In the long run it is word of mouth that will attract students and sustain this recruitment source. For the short run it can be helpful and even necessary to establish agreements with partner institutions and organizations where Thai universities, like ours, provide educational services including full courses, semesters abroad, double degrees and other advantages. Our location in Chiang Mai, which is a cultural intersection, can be important.
But these plusses, as we like to think of them, can be obliterated by the challenges facing all Thai higher education, as well as higher education elsewhere. In the educational ethos of the near future, already breaking upon us, institutional survival and relevance will not depend on simply recruiting students from overseas to sit in our classrooms and laboratories learning in the time-honored tradition. People learn in different ways than they used to. Universities and colleges must be educational innovators. It will cost a lot for universities to get over the habit of waiting for the new students to flock to our gates.
A seminar conducted by Chulalongkorn University in Bangkok a week ago highlighted the challenges.
· Digital technology enables people to learn anywhere and anytime.
· “Students will be able to study in multiple modes, switching seamlessly between on-campus, mixed or wholly online study, to suit their lifestyles and fit learning around work and other activities,” Piriya Pholphirul, director of the National Institute of Development Administration (Nida) Graduate School of Development Economics, said. Flexible learning will be available on-demand, 24 hours a day, and will be tailored to what students want to achieve, he said.
· Thai universities must improve their standing on the global stage or students will turn their backs on them.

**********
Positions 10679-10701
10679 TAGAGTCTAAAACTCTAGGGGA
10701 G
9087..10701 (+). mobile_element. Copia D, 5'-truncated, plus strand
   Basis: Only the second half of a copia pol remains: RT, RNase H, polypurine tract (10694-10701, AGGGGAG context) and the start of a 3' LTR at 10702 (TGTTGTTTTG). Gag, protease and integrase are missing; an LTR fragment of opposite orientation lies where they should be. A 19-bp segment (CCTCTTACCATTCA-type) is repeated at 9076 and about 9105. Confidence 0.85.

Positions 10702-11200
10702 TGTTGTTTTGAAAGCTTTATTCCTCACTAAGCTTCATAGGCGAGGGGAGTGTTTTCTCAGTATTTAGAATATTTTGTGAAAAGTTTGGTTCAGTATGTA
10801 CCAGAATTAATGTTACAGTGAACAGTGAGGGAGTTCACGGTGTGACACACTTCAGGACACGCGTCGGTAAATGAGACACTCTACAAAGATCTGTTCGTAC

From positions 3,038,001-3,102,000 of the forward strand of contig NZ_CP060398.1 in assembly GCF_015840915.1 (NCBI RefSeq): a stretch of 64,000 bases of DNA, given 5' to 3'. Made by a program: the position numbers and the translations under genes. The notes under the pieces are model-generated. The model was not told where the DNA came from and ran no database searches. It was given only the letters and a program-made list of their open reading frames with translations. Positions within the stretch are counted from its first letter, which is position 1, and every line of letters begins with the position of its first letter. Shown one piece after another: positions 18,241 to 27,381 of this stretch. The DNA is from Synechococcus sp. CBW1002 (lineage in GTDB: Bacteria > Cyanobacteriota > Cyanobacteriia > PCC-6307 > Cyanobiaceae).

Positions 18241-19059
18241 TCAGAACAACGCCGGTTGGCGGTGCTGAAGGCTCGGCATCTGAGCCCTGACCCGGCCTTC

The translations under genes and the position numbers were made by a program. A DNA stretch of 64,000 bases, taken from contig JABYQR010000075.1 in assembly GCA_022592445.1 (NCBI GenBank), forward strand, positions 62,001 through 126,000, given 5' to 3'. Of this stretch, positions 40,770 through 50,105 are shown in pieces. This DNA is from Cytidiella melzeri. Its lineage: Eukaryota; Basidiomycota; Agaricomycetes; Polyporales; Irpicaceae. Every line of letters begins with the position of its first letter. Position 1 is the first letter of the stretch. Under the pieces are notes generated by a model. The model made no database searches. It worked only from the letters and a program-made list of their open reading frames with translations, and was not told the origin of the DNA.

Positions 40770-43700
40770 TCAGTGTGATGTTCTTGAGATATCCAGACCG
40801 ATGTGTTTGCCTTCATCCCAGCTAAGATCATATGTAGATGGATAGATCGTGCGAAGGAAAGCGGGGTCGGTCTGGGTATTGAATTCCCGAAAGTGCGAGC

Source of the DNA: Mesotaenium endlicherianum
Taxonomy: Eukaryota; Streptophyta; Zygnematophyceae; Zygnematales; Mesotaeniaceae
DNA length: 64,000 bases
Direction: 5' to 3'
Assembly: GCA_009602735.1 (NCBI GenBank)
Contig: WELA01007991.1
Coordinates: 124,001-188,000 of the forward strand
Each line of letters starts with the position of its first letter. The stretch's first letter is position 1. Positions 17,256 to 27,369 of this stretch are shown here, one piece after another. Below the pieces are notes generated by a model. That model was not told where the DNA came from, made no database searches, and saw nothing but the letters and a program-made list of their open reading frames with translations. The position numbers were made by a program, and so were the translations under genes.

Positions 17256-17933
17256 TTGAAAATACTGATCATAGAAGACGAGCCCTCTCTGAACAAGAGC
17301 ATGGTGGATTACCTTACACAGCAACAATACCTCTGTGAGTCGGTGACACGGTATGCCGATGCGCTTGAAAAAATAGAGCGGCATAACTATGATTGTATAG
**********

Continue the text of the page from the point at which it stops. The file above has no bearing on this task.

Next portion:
· It is estimated that a person makes 3 major career changes during their working years. Life-long learning is becoming mandatory.
In the USA, right now, a generation is entering the workforce who will have to spend their whole lives in it. My generation, now mostly retired and rapidly becoming deceased, was able to accumulate resources to depart from the workforce at an age (around 65) when we could count on several years of activities unrelated to economic security. That is being wiped out for future generations. The education that used to suffice for a lifetime of gainful employment is obsolete. No profession, even now, allows professionals to function for 40 years without re-training. Changing professions is even rougher. Education and work will be linked inseparably and educational institutions may or may not fill the new need. Educational costs for those who need to keep up will be on-going.
As it happens, the educational establishment is its own enemy. The main obstacle to doing what Piriya predicted is the government’s control system. Every time some innovation is introduced, such as semesters abroad were a few years ago, the objection that made most of the efforts impossible was that such things were against regulations and would undermine the university’s quality and therefore the university’s accreditation. Distance learning is facing the same hurdles. It doesn’t matter that this student generation doesn’t learn in the old way anymore, the system makes change almost impossible. It’s not that we do not know how to teach better, it’s that we are not allowed to do it.
I am beginning to think that only open rebellion against the system and its guardians is what it will take. The cost to those who dare to rebel could be substantial.
On Saturday evening, November 16, the 42nd graduating class of Payap University is receiving diplomas with all the rights and privileges thereunto appertaining. These graduates are among the last to be marching proudly to the strains of “Pomp and Circumstance” wearing medieval academic garb, expecting that they are becoming secure by degrees. The world is changing too fast for long-term security. Some of these graduates will be the innovators and technicians who find out how to do education differently and some will try to leave the world of academia with a firm farewell.
If our university has done a good job up to commencement time for these students, and if we are able to manage the challenges of transforming Payap University into an educational institution for a technology-assisted future, the university will be here when they need us.
Fire and Water
UNDERSTANDING LOY KRATHONG
Loy Kratong comes on the night of the full moon of the twelfth lunar month, according to one of the Thai reckonings (or the second month, “Yi”, of the year according to the Lanna [northern Thai] calendar). It is the larger of two “secular” festivals in the Thai calendar and the most extensive annual celebration here in Chiang Mai. This year Loy Kratong is November 11 with the major city events on November 12.